Last Updated on 22/11/2021 by Sanskriti
Tesla has now made the beta of its “Full Self-Driving” (FSD) programme available to more Tesla users via a “request” button on their dashboard screens. Despite the fact that the president of the National Transportation Safety Board expressed grave reservations about its safety last week. According to a page on tesla.com/support/safety-score their “safety score” would be calculated using five variables that predict “the likelihood that your driving could result in a future collision,” in order to get access to the software.
The score is based on forceful braking, forward-collision warnings per 1,000 miles, risky following, aggressive turning, and forced Autopilot disengagement data acquired by sensors on the driver’s Tesla. Tesla Autopilot will give three visual and audio warnings and it will disengage afterward “when your Tesla vehicle has determined that you have removed your hands from the steering wheel and have become inattentive,” according to the safety score guide.
The handbook doesn’t mention what Tesla deems an appropriate safety score for FSD access, but it does claim that most drivers will get an 80 out of 100. The FSD beta software does not make a Tesla totally autonomous; the driver must maintain constant control of the car.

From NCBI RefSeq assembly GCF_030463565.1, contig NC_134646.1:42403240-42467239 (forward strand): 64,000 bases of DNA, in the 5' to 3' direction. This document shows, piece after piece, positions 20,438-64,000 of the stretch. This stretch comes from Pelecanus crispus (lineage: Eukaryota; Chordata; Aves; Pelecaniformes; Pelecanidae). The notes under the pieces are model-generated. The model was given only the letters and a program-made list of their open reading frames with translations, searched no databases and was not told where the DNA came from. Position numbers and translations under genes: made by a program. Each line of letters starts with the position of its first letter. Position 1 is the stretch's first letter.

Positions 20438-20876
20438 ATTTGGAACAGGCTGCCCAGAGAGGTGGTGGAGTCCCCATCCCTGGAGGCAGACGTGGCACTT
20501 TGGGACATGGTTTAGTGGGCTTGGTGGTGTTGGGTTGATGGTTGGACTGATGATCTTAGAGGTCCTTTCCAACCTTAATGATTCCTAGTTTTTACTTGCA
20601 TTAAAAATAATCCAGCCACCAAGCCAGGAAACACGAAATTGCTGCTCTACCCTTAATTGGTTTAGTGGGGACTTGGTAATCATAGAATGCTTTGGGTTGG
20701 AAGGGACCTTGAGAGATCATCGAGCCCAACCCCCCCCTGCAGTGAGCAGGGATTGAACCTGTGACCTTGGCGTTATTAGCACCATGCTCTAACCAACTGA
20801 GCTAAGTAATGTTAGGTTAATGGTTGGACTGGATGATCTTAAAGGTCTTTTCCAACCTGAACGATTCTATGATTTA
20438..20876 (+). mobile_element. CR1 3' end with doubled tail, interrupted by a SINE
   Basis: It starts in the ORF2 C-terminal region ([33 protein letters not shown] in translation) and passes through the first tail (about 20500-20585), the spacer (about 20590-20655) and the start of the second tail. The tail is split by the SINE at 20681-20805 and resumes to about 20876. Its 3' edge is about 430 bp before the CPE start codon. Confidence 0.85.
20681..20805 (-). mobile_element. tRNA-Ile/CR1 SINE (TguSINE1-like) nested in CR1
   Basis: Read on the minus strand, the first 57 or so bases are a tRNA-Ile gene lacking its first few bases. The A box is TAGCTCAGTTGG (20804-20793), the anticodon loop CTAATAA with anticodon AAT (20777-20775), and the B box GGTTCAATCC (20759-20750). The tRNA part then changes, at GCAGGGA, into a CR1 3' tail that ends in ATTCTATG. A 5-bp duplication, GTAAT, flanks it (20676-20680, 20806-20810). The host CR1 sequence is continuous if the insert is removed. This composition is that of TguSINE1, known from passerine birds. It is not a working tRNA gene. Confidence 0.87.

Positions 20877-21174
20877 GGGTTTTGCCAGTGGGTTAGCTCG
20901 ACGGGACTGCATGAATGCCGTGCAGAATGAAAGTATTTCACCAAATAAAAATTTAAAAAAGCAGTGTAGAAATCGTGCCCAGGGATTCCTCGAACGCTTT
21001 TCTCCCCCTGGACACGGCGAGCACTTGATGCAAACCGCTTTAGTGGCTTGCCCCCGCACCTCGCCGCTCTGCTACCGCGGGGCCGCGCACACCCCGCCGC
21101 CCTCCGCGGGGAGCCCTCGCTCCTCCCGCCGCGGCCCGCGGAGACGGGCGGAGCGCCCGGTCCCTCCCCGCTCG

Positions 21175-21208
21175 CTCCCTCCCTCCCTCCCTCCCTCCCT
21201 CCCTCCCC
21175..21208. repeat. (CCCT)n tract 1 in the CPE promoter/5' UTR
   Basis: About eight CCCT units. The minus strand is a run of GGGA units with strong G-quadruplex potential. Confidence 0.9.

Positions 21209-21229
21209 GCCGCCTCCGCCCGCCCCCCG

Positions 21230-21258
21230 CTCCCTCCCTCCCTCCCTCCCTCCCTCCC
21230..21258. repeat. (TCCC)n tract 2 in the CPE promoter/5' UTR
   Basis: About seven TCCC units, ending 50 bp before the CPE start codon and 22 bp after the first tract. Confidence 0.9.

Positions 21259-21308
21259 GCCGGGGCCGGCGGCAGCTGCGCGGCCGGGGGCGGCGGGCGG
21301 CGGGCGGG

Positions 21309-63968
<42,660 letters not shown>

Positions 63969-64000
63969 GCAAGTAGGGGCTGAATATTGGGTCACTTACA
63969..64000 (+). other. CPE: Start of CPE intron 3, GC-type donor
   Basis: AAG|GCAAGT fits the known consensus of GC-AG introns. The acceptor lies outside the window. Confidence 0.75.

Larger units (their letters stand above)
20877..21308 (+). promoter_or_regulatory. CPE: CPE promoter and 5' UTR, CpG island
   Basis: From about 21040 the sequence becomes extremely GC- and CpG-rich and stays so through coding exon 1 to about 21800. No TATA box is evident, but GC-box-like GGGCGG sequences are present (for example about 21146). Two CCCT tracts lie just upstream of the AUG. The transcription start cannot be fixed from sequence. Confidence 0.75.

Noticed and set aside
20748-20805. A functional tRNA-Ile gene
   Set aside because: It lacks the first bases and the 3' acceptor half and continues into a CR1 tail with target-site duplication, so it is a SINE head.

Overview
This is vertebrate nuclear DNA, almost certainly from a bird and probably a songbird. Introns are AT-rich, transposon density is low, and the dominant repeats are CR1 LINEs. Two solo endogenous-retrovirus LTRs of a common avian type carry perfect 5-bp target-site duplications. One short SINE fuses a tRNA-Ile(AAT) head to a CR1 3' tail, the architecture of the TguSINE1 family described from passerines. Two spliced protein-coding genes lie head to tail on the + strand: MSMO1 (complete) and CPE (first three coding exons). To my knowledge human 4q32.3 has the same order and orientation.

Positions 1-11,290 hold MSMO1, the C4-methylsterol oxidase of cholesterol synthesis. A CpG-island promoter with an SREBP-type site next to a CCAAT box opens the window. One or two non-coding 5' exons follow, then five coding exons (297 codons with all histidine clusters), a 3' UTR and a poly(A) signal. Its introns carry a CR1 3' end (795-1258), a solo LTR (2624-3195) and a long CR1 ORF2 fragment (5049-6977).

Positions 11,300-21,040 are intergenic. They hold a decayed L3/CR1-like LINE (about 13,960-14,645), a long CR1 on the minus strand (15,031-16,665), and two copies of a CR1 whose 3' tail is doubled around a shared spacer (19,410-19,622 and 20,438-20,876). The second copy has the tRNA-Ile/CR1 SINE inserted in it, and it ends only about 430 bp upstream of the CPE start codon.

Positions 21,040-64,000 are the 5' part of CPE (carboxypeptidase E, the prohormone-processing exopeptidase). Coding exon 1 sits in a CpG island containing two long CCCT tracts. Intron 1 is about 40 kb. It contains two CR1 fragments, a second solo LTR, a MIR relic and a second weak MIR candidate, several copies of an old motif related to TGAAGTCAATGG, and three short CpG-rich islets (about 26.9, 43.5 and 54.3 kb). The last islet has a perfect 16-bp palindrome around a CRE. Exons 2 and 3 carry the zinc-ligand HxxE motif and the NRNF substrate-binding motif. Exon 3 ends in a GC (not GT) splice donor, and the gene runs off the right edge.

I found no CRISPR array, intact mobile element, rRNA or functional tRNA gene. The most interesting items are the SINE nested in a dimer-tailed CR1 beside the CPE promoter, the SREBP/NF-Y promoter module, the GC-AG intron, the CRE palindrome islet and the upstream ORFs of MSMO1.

After a restricted trial of the software with a select set of clients, Tesla is releasing the FSD beta early next year. In July, it began offering a monthly subscription plan for FSD for $199 per month, or $99 for Tesla customers who purchased the now-defunct Enhanced Autopilot programme. The FSD bundle had previously been sold for a one-time charge of $10,000. According to the conditions on Tesla’s website, Tesla owners can terminate their monthly FSD membership at any moment.
The chair of the National Transportation Safety Board, Jennifer Homendy, said last week that Tesla should solve “basic safety issues” before extending FSD, calling the company’s usage of the term “misleading and irresponsible.” Tesla “clearly deceived multiple people to misuse and abuse technology,” according to Homendy. The NTSB has investigative and advisory powers but no enforcement authority.